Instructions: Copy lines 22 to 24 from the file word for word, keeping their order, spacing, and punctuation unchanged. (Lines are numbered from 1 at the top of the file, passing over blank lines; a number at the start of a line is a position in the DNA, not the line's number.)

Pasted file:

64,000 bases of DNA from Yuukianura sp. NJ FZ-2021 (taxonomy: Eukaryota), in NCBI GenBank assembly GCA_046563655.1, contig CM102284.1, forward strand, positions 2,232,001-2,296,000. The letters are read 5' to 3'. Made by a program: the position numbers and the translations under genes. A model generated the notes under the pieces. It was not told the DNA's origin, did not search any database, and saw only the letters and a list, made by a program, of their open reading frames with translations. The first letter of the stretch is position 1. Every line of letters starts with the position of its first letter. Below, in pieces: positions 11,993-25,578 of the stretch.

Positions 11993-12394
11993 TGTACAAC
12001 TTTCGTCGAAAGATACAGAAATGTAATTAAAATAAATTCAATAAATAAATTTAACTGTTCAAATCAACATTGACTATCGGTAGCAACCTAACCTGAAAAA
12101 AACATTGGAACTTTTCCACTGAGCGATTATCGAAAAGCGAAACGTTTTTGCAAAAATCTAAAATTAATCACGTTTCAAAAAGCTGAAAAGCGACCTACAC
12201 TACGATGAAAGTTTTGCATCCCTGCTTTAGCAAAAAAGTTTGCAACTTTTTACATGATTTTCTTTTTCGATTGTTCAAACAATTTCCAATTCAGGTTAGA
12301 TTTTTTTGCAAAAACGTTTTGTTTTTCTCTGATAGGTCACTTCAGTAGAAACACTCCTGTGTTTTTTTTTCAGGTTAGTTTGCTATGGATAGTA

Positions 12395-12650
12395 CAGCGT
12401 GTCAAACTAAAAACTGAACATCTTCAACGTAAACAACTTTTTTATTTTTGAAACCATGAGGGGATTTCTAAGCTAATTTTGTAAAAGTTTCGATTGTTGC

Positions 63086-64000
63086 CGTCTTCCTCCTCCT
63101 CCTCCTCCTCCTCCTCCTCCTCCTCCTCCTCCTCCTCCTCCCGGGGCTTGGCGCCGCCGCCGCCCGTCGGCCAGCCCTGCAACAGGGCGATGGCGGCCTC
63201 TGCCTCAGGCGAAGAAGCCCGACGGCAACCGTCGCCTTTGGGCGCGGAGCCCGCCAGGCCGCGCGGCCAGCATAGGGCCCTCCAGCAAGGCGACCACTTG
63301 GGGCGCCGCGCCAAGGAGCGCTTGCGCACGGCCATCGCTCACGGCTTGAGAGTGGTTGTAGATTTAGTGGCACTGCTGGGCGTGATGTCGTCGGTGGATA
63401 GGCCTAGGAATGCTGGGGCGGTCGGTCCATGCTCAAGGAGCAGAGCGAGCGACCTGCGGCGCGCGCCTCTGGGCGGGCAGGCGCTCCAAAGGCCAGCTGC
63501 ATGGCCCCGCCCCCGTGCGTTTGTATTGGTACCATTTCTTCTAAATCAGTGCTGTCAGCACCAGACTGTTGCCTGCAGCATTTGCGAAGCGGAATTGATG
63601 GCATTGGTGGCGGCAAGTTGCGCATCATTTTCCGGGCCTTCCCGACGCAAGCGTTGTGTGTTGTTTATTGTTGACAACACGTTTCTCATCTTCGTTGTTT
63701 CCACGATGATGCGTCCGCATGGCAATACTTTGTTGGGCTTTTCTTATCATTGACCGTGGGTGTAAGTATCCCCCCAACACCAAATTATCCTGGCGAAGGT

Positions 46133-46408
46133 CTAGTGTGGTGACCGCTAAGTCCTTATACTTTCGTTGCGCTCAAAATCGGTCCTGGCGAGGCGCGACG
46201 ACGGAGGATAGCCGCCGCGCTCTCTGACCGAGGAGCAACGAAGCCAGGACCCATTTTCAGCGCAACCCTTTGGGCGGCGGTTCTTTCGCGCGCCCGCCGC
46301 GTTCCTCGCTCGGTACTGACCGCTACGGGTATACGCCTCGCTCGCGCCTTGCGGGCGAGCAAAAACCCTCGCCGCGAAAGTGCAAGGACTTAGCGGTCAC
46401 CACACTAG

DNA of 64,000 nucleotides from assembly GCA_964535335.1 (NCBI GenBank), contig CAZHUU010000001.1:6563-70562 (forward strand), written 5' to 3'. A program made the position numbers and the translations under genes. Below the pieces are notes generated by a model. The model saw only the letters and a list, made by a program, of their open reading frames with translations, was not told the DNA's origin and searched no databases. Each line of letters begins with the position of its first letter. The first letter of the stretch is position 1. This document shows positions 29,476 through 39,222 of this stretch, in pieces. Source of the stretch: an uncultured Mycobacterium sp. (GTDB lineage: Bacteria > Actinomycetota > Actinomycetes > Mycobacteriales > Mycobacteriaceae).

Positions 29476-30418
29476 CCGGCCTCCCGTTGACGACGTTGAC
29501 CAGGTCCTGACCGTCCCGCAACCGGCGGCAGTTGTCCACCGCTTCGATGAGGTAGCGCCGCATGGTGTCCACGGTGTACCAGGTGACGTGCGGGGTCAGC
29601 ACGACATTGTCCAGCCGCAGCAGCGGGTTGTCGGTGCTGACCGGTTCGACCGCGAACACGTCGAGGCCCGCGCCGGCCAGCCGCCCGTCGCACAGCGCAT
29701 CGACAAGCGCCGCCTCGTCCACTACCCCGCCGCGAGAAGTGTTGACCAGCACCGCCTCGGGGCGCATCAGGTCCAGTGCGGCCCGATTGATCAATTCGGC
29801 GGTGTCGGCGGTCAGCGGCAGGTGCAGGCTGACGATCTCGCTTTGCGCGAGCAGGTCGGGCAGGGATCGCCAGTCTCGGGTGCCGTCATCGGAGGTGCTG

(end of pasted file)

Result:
46201 ACGGAGGATAGCCGCCGCGCTCTCTGACCGAGGAGCAACGAAGCCAGGACCCATTTTCAGCGCAACCCTTTGGGCGGCGGTTCTTTCGCGCGCCCGCCGC
46301 GTTCCTCGCTCGGTACTGACCGCTACGGGTATACGCCTCGCTCGCGCCTTGCGGGCGAGCAAAAACCCTCGCCGCGAAAGTGCAAGGACTTAGCGGTCAC
46401 CACACTAG